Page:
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Fall 2017
Sep 24, 2017
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SOCI 173 - Food, Farms & Society
T 6:30-9:00PM

Food, its production and consumption, is at the very core of our existence and inherently cultural, political and social. It is among our biggest industries; our most frequently indulged pleasure; a central ingredient in the social construction of identity and community; and also the object of major concern for disease, the environment, and world hunger.
 
This stimulating course will give you an intellectual overview of the main issues and topics relevant to studying the cultural, political, economic and social forces that shape our food system. Our scholarly journey through the food system will explore methodologies and theories applicable to the analysis of food as we critically examine the following questions: How do such factors as ethnicity, class, religious beliefs, place, the media, and corporate capitalism affect what – and whether – people eat? In what ways do the practices and patterns of food production, distribution, and trade affect global and local inequality? How can changes to the food system contribute to social and economic change? What are some of the prevailing sociological approaches that enrich our understanding of the global food system and our place within it?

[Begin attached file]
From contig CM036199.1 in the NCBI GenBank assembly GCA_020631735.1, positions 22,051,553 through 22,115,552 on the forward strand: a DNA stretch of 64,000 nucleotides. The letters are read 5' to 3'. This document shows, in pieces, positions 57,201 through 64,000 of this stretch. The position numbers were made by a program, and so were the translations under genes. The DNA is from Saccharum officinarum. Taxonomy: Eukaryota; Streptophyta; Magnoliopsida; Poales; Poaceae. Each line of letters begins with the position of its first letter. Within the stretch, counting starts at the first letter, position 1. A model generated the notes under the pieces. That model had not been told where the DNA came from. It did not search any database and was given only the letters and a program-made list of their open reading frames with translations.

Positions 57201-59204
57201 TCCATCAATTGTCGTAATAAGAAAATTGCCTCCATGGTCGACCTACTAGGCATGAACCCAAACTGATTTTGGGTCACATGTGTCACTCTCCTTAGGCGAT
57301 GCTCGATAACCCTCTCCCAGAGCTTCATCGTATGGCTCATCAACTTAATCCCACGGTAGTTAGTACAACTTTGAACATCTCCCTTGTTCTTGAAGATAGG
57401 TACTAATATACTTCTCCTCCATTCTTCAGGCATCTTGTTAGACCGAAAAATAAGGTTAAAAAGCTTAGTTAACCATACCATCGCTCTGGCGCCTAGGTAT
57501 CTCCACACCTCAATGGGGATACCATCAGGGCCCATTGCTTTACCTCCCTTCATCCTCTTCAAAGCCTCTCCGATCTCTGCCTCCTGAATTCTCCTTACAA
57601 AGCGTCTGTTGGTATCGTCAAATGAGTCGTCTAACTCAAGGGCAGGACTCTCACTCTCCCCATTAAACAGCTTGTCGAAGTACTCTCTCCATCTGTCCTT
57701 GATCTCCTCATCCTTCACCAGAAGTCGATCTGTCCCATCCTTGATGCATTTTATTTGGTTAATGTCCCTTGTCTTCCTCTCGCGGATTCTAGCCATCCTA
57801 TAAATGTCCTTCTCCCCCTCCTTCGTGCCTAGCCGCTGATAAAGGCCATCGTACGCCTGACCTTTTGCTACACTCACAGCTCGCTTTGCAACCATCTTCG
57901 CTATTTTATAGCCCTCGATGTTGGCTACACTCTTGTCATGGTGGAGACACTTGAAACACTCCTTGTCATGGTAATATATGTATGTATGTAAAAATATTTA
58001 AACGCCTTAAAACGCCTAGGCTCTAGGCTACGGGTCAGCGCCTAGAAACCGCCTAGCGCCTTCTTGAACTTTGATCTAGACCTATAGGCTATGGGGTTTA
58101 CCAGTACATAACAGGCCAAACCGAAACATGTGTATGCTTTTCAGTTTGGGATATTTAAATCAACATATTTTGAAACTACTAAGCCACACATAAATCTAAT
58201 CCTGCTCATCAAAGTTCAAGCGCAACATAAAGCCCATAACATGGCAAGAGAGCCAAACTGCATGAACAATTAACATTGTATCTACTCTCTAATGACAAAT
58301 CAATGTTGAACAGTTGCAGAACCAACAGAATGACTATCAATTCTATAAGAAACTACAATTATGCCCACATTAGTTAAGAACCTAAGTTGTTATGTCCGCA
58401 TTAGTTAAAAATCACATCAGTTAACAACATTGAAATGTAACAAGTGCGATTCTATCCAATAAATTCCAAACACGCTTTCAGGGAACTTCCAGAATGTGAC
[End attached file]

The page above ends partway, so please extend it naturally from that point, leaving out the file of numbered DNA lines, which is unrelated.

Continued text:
3.000 Credit hours
3.000 Lecture hours

Levels: Undergraduate
Schedule Types: Lecture

Sociology Department

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